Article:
The Board of Adjustment in a 5-to-1 vote denied Vulcan Materials' request to expand its underground limestone mining operation in southeastern Fayette County, citing excessive noise, truck traffic, dust, vibrations from blasting and environmental damage.
A contingent of neighbors spoke of damage to their houses from regular Vulcan blasting. They complained of dump trucks loaded with gravel — sometimes not properly covered — traveling too fast on Old Richmond Road, a two-lane country road with no shoulders or passing lane. The trucks are not compatible with sightseers, farm machinery and bicycles using the scenic road, they said.
Before she voted, Board of Adjustment member Jan Meyer said, "These people have put up with 50-years-plus of blasting that we don't really know what the effects of it are. To me that is a consideration."
She also expressed concern about the impact of blasting on Elk Lick Falls Creek and the underground water system in the area of karst topography.
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Following the vote, company spokesman Carl Van Hoozier Jr., said, "Obviously, we are very disappointed. In six years, we've had only one complaint from neighbors. Now I'm a little concerned they are coming out of the woodwork."
Board member Jim Griggs made the motion to deny Vulcan's request based on five findings of fact, including that the existing mine has already caused irreparable damage to its property and that of surrounding neighbors.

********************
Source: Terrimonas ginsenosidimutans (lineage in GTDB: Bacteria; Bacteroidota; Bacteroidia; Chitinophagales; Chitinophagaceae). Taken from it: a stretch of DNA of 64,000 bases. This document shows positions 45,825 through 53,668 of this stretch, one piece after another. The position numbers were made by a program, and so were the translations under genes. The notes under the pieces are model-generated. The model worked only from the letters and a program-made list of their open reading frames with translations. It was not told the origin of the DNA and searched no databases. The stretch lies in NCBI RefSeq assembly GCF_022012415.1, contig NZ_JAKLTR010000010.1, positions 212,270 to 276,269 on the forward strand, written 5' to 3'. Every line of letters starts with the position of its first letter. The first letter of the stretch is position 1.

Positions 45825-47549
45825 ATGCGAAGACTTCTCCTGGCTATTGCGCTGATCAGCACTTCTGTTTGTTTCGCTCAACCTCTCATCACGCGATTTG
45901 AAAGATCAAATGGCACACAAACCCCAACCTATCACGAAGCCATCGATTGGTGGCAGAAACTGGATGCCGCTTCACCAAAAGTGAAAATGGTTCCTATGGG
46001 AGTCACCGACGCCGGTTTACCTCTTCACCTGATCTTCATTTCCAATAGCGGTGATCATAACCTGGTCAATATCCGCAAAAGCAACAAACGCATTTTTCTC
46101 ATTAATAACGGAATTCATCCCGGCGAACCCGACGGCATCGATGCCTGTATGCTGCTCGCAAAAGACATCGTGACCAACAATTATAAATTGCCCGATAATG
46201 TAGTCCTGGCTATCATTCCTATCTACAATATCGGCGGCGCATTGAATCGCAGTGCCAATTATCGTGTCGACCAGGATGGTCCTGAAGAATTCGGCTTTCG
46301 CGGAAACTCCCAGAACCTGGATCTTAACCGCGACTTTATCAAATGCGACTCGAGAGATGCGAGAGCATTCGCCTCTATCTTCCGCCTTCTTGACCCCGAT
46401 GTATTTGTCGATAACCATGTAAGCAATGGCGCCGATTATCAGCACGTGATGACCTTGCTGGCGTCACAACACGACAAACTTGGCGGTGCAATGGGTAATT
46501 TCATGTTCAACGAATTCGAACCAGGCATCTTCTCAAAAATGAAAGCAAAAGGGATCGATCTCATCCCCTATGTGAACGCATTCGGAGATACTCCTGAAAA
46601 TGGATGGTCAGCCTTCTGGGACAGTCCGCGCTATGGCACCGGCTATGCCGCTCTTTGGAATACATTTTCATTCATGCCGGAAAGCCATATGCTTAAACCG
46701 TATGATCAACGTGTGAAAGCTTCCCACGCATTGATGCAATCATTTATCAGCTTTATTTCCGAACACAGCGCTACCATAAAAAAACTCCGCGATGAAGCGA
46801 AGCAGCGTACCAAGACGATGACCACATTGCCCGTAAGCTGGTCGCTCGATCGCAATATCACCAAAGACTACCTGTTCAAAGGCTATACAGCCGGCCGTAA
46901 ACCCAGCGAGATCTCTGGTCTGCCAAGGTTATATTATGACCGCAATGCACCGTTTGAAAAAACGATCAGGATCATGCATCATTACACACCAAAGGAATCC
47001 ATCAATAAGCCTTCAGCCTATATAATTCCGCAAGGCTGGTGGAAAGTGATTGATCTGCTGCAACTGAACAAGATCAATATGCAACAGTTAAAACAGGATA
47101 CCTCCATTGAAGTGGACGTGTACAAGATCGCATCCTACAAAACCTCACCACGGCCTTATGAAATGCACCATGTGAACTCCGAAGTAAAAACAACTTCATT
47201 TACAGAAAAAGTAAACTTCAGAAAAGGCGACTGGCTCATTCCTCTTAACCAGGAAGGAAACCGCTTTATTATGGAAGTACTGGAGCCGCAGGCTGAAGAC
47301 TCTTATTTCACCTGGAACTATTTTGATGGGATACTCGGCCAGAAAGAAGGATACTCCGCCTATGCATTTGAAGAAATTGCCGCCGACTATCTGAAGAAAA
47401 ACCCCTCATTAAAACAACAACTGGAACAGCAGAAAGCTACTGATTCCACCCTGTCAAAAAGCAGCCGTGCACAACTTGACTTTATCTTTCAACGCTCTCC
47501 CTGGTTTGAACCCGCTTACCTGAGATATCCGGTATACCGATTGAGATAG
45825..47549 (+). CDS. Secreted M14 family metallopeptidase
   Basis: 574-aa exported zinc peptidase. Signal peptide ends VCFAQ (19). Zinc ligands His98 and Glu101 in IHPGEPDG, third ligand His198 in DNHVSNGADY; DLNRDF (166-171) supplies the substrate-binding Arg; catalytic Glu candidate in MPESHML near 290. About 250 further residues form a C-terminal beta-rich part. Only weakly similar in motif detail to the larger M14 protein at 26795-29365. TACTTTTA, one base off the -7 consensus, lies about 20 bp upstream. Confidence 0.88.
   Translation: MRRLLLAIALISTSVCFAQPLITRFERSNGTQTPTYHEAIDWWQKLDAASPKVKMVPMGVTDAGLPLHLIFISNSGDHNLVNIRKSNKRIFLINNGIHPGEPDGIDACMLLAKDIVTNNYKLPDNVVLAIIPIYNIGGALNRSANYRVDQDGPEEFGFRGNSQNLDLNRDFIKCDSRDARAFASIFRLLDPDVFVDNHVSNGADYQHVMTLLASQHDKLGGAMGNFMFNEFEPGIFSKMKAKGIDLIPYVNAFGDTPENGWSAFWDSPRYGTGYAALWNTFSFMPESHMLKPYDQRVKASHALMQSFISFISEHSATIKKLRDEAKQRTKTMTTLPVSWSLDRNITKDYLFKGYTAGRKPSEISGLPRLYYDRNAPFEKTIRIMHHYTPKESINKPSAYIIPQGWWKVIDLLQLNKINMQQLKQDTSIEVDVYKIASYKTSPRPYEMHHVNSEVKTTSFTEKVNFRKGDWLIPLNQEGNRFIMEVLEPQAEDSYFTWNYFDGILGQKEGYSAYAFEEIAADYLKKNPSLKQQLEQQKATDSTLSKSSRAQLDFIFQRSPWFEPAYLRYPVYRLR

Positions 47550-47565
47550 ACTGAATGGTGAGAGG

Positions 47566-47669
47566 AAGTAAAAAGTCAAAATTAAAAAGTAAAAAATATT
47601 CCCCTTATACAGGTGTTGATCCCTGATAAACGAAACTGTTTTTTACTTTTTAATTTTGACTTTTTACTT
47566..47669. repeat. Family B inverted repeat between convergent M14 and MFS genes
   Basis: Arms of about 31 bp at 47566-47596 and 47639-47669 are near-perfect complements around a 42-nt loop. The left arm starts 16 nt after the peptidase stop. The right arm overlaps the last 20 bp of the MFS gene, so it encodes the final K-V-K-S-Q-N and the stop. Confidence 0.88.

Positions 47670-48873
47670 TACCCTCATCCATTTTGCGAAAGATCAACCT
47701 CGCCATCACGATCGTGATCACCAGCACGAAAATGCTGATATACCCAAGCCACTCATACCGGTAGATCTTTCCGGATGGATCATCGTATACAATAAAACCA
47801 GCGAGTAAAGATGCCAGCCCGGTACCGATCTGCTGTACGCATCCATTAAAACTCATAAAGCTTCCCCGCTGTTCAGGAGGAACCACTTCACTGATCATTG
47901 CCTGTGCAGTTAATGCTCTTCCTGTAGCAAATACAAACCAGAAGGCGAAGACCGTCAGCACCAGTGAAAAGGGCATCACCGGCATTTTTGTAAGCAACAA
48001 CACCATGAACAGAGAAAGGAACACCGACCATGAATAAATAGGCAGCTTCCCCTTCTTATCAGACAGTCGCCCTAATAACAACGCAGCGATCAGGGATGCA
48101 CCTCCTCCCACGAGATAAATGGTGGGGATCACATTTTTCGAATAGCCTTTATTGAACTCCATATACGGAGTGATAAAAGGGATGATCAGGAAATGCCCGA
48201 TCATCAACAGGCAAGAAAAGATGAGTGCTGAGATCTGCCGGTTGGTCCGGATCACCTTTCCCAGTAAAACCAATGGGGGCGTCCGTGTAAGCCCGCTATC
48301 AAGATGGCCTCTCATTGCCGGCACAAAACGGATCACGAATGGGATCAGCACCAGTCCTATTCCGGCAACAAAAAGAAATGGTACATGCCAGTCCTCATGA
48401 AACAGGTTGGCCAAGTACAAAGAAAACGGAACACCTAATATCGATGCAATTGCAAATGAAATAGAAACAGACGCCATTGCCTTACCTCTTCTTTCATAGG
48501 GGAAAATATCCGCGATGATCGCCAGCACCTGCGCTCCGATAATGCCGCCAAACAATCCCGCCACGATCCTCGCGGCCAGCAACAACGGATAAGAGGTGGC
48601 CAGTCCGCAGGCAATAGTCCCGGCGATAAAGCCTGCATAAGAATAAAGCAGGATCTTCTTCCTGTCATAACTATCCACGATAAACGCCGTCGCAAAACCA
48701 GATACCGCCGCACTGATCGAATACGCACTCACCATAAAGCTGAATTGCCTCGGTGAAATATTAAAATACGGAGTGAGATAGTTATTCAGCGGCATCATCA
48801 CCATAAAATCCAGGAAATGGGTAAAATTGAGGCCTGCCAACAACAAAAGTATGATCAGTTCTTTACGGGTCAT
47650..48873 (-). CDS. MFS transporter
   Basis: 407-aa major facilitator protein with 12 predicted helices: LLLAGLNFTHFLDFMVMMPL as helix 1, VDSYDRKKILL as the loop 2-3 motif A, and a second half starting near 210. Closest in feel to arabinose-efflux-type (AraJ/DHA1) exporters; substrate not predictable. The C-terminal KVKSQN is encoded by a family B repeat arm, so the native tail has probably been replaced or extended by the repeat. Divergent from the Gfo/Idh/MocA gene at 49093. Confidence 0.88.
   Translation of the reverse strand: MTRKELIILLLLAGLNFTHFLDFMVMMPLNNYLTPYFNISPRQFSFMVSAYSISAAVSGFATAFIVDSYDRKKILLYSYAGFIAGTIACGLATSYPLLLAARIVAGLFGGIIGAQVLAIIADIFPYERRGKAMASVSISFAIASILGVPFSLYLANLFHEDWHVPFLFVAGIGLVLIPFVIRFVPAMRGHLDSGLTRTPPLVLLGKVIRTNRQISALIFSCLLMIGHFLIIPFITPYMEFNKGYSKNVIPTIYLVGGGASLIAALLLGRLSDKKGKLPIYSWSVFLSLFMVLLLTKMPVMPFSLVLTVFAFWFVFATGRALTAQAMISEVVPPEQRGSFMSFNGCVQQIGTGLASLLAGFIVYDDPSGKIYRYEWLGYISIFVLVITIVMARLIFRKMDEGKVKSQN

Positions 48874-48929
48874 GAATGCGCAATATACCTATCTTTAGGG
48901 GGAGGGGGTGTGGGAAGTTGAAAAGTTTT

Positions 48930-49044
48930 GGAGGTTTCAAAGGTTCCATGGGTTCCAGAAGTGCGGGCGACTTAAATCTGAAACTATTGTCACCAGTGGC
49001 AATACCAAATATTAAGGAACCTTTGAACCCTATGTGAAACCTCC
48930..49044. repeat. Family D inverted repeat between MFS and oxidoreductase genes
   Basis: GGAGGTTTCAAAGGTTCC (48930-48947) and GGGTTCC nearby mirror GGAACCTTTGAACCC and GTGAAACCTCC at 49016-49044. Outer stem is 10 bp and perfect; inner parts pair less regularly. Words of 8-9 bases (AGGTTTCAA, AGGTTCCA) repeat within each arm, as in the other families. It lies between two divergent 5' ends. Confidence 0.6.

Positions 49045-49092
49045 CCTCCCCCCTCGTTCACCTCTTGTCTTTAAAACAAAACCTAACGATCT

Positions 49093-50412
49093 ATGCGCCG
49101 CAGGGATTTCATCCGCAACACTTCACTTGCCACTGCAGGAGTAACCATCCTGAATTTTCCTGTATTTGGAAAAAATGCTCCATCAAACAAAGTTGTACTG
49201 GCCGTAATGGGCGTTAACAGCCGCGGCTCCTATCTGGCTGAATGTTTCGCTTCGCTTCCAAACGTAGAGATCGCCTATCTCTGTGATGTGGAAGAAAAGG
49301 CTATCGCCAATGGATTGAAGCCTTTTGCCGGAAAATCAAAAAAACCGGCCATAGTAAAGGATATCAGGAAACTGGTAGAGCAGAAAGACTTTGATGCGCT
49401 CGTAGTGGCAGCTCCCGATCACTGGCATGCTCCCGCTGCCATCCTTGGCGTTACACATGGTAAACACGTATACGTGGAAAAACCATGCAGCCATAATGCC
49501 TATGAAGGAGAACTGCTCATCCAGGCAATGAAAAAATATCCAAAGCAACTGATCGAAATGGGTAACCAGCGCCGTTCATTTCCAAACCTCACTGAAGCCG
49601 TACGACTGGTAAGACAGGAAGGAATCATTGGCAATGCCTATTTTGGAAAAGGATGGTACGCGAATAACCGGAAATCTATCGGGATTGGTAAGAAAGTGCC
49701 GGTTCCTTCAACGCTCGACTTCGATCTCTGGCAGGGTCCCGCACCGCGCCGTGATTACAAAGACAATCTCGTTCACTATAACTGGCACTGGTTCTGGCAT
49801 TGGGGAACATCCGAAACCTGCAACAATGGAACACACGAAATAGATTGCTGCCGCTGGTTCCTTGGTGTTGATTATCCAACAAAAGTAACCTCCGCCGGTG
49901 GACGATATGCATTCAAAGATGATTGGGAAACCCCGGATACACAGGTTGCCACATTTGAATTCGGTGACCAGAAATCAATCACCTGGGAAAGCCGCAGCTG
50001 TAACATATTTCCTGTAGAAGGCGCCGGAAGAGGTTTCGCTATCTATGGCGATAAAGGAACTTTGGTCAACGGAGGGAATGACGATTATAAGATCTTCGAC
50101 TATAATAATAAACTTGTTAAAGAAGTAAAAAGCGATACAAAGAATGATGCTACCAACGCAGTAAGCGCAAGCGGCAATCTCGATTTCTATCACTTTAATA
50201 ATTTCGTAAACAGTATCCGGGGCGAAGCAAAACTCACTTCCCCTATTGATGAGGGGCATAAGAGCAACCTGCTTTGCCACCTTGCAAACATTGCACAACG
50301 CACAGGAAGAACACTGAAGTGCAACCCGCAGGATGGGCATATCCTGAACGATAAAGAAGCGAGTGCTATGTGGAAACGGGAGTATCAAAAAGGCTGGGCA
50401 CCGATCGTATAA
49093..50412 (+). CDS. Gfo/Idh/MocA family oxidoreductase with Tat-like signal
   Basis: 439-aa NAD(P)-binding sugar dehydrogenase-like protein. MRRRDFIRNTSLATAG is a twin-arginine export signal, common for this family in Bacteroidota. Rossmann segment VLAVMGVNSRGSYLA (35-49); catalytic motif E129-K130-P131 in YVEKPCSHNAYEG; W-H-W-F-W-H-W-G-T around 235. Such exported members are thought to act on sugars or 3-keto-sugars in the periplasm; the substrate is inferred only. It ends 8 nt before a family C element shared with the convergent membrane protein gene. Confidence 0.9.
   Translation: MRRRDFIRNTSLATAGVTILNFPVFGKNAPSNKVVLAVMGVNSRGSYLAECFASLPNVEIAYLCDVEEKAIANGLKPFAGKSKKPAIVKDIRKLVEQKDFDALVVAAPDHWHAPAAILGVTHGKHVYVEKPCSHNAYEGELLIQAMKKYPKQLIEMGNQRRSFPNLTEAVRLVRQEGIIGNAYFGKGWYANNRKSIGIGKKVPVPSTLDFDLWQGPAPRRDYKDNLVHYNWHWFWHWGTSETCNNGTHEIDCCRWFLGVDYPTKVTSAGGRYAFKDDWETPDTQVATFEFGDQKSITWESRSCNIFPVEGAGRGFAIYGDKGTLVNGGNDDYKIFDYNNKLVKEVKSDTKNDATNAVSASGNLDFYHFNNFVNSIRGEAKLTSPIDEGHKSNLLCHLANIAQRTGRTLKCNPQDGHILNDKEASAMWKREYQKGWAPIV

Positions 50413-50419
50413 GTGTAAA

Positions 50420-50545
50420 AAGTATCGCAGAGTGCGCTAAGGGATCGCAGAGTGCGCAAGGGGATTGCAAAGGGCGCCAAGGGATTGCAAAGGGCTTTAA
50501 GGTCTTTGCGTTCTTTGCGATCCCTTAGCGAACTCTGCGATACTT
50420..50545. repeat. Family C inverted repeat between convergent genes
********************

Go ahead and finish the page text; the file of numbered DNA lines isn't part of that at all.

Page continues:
Inadequate public facilities was another reason for disapproval, including no fire hydrants within 1,000 feet of the Vulcan property as required in the Comprehensive Plan, plus no emergency medical unit and only a single fire truck within a 9-mile radius.
Voting to deny the motion were Meyer, Griggs, Louis Stout, Kathryn Moore and Noel White.
The single member voting in favor of the Vulcan request was Thomas Glover.
Vulcan has mined limestone on property it owns off Old Richmond Road since 1958. Last year it requested a conditional-use permit to extend mining onto an adjoining 135 acres, part of Hidden Haven farm owned by developer Dennis Anderson.
Vulcan will continue mining at its existing location, Hoozier said, but will just go deeper. Vulcan's other active mine in Fayette County is Central Rock on Manchester Street. It owns an inactive mine on Georgetown Street.
Opponent Gloria Martin, who helped draft Fayette County's 1991 mining ordinance and owns a farm on Grimes Mill Road, said, "If you look at the law and their compliance with the law, I'm just surprised it was not a unanimous vote."
She argued that since 1991, Vulcan has failed to submit required information about the company and its mining operation to the city.